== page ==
Thursday, November 26, 2009
This Thanksgiving presented an unfamiliar issue for me: I was shockingly lacking inspiration, motivation, and desire to prepare my vegan feast. My attitude was laissez-faire and I was more than ready to eat cereal with soy milk at the family meal. For once, I just didn't care.
Then, on Friday the 13th, when I woke up to a flat tire (a puncture wound from a screw, no big deal) and spilled 1/3 of a Sigg worth of water on my lap and all over the interior of my car within minutes of beginning my morning commute on a donut tire, my mom called. You see, her best friend, who has been part of my life for the last 23 years, is undergoing chemotherapy for breast cancer at the moment and the chemo has affected her taste buds to the point that she finds unpleasant many of the foods that she would usually eat on Thanksgiving. So, she asked if she could share my vegan Thanksgiving foods this year. This is the woman who selflessly cared for my mom when she had her first Crohn's disease surgery 18 years ago, while also helping the 15-year-old me through the difficulty of seeing my mom vulnerable for the first time by endlessly working crossword puzzles with me after school. She's a no-nonsense woman with an amazingly sharp wit and she is one of my favorite people in the world. Magically, my inspiration and motivation reappeared. After one 10-minute phone call, I had a full Thanksgiving menu jotted on a sticky note.
We dined on the Traditional Cranberry Sauce that I love from Eat, Drink & Be Vegan, Mashers and Two Pepper Golden Gravy from Julie Hasson's test recipes, Wild Rice Pilaf from Clean Food, Julie Hasson's test recipe for Garlic Roasted Brussels Sprouts, and a plain, baked garnet yam.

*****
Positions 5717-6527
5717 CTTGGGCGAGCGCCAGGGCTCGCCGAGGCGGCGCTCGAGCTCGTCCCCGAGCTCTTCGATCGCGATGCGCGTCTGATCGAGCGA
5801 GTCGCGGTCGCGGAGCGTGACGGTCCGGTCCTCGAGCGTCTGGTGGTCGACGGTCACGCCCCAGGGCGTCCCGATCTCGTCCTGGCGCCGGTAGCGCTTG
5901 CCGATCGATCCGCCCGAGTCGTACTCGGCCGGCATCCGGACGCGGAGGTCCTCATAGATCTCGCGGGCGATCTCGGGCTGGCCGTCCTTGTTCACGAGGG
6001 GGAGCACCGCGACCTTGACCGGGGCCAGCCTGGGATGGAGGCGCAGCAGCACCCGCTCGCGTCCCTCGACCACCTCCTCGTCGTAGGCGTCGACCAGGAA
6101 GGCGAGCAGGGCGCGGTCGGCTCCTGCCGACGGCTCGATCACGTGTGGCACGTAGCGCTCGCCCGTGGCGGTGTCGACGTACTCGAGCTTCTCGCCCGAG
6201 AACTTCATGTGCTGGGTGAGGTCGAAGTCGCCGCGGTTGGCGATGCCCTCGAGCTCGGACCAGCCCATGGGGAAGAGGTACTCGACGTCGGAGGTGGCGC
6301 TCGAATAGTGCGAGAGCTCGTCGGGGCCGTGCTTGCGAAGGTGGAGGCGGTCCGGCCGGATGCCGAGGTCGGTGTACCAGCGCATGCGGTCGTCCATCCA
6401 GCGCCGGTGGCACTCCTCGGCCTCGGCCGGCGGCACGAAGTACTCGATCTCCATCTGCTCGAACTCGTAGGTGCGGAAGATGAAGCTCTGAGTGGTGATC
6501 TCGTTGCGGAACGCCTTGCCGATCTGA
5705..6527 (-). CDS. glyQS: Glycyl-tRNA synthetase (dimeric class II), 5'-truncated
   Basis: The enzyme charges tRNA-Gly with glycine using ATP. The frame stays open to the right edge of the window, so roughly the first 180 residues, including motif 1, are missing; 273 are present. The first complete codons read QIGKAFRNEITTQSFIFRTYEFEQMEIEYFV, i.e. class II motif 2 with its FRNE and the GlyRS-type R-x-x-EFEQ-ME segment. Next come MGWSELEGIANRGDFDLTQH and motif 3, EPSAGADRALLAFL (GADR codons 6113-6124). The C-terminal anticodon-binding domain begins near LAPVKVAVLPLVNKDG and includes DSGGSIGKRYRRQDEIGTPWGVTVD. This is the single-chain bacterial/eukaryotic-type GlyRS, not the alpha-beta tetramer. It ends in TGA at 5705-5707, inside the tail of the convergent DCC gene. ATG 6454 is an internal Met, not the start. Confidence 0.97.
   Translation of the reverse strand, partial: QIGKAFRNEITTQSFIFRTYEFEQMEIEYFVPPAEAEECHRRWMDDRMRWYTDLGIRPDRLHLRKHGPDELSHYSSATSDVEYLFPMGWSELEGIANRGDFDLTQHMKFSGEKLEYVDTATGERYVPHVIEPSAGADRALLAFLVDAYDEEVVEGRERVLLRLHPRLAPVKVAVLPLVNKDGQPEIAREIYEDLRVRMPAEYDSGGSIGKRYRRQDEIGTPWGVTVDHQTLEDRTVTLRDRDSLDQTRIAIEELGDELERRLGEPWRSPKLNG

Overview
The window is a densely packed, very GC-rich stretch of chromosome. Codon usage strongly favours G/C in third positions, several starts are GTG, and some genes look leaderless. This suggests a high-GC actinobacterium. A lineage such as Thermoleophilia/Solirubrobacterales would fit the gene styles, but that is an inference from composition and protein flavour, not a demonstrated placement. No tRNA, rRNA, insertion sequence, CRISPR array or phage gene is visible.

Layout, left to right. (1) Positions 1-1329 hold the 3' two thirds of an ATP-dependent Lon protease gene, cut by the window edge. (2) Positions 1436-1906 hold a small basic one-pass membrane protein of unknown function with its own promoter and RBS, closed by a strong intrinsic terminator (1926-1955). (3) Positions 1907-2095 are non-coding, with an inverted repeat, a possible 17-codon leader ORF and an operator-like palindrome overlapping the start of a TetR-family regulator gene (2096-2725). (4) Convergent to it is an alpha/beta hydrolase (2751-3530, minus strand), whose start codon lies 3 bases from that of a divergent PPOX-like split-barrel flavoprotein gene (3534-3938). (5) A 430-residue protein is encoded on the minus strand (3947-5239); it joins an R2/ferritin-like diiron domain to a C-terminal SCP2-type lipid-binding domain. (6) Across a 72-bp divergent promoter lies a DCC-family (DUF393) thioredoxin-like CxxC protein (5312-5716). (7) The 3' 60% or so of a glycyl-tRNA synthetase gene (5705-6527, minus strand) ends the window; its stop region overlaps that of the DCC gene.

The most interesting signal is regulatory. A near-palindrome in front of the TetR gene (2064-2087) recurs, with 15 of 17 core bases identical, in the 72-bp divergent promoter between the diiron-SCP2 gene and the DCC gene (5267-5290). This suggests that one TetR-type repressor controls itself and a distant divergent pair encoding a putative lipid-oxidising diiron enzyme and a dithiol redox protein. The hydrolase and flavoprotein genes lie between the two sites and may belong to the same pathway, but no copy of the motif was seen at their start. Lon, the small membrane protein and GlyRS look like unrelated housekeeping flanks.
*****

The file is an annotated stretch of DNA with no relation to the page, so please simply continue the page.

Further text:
The test recipes were all delicious and I was happily surprised at how easily they came together. The pilaf was a huge hit and, although it is in the "Spring" section of the book, it has the lovely fall flavors and textures of dried cranberries and slivered almonds. I modified the recipe to eliminate the mushrooms in favor of a drained, rinsed can of chickpeas, used short-grain brown rice instead of brown basmati (that was what I had in my pantry), and omitted the shallots and oil. Baked yams (or sweet potatoes) are among my favorite foods and are so easy to make (scrub well, then prick all over with a fork and place on a foil-lined baking sheet in a pre-heated 400 degree Farenheit oven for 60 minutes or until a fork easily penetrates it).
For dessert, we shared the Baked Pumpkin Pudding from the Joy of Vegan Baking. This had the lovely spices and pumpkin flavor associated with traditional pumpkin pie, except with, in my opinion, a much better texture. Never a pie crust fan and disliking the texture of pumpkin pie, this was a nice way for me to share in the pumpkin pie festivities without actually having to eat pumpkin pie. I had to change the recipe slightly to use a 7"x11" glass casserole dish and bake for about 40 minutes because I don't have 6 oz. ramekins. It turned out perfectly.
While gratitude is a part of my daily life, on this year's Thanksgiving, I was especially thankful to be able to give back by sharing nourishing, home-cooked vegan food with someone who has been such a blessing in my life.